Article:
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Dentures are removable false teeth made of acrylic (plastic) or metal (cobalt-chrome). They fit over the gums to replace missing teeth.

We also make flexible acrylic dentures which are suitable in certain cases.

Gaps left by missing teeth can cause problems with eating and speech. They can also improve the appearance of your smile and give you confidence.

These gaps can be restored by a partial denture which can replaces one tooth or more missing teeth.

If all your teeth require replacing you can have a complete (full) dentures to restore all your upper and/or lower teeth

The process can take a few visits as the dentist will have to take measurements and impressions (moulds) of your mouth which the dental technician uses to make the dentures. They also may require some adjusting after fitting.


Looking after your dentures

Dentures may feel a bit strange to begin with, but you’ll soon get used to wearing them.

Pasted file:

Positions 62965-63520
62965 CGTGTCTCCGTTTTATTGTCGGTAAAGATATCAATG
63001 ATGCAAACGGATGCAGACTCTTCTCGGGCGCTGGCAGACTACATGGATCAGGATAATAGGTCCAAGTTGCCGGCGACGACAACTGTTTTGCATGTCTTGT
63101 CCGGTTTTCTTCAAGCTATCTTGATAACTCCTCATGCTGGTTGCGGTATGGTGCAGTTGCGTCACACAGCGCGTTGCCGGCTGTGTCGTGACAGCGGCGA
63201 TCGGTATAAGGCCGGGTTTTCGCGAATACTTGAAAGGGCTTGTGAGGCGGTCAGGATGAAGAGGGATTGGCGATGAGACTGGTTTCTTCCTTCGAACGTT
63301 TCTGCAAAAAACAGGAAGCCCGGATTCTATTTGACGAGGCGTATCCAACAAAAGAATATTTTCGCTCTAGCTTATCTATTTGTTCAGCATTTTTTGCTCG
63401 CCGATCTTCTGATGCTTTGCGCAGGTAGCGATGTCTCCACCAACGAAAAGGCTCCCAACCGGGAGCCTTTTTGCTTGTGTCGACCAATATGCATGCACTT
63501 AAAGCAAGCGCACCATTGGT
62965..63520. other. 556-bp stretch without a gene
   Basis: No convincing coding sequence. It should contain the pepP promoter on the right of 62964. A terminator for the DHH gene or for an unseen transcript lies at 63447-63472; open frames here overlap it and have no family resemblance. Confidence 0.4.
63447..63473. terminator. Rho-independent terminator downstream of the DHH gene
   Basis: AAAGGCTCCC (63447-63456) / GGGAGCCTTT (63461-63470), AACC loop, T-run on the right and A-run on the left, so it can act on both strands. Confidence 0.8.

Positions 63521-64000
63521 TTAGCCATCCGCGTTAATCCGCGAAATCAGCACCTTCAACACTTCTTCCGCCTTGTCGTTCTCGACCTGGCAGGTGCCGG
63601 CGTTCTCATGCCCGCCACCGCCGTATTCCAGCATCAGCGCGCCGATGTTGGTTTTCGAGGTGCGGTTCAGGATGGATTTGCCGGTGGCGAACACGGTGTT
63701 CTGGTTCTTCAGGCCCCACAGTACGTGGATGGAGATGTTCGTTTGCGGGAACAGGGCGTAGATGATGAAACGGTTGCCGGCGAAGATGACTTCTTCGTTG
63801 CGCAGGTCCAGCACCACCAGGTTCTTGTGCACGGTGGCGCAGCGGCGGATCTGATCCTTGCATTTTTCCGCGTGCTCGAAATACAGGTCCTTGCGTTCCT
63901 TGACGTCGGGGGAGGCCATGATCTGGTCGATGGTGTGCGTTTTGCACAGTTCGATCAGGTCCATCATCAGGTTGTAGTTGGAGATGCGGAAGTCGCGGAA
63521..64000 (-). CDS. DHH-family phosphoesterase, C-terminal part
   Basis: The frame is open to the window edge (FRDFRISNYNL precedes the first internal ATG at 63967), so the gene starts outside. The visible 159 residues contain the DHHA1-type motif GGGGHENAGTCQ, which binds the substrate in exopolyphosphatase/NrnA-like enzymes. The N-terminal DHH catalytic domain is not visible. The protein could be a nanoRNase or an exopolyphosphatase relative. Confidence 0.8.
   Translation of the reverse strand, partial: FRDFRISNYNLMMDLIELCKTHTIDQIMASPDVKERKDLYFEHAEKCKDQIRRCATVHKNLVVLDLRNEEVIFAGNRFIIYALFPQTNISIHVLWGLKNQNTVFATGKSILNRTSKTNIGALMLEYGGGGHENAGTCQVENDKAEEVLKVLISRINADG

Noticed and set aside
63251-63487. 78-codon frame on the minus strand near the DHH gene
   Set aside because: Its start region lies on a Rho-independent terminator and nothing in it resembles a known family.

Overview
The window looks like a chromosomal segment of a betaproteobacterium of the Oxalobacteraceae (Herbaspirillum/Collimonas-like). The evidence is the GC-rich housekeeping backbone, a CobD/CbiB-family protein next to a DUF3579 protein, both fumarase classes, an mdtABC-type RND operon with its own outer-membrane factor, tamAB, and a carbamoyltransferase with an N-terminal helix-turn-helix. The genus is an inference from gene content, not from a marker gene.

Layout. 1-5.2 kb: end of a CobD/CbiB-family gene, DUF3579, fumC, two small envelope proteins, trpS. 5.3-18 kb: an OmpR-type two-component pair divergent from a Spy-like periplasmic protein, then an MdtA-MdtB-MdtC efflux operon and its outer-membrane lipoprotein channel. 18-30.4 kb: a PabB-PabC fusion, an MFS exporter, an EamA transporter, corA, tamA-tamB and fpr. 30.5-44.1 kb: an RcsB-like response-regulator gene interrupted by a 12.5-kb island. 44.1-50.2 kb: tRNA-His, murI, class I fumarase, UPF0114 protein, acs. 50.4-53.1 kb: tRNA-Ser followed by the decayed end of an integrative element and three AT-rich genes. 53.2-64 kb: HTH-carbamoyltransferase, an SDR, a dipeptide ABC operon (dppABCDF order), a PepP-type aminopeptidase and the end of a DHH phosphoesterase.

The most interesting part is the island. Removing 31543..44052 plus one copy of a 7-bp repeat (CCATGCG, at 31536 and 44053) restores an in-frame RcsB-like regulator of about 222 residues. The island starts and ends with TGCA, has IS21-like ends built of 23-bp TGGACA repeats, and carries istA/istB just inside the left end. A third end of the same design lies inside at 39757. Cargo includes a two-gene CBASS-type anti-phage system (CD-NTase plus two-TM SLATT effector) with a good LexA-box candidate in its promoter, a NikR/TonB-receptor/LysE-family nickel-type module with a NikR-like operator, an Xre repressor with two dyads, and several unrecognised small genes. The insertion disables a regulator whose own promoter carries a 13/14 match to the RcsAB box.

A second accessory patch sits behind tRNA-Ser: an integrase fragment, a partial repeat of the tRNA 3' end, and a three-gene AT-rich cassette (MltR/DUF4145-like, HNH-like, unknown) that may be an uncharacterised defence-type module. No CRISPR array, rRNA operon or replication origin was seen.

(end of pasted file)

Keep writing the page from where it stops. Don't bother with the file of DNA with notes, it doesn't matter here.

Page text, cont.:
It’s important to regularly remove plaque and food deposits from your dentures, because unclean dentures can also lead to problems, such as bad breathgum diseasetooth decay and oral thrush.

Clean your dentures as often as you would normal teeth (at least twice a day – every morning and night)

Keeping your mouth clean is just as important when you wear dentures. You should brush your remaining teeth, gums and tongue every morning and evening with fluoride toothpaste to prevent tooth decaygum disease and other dental problems.


Denture adhesive

If your dentures fit properly, you shouldn’t necessarily need to use denture fixative (adhesive). However, if your jawbone has shrunk significantly, adhesive may be the only way to help retain your dentures. Your dentist or clinical dental technician will advise you if this is the case.

At first, some people feel more confident with their dentures if they use adhesive.


When to see your dentist

You should continue to see your dentist regularly if you have dentures (even if you have complete dentures) so they can check for any problems.

Your dentures should last several years if you take good care of them. However, your gums and jawbone will eventually shrink, which means the dentures may not fit as well as they used to and can become loose, or they may become worn.

If poorly fitting or worn dentures aren’t replaced, they can cause great discomfort and lead to mouth sores, infections or problems eating and speaking.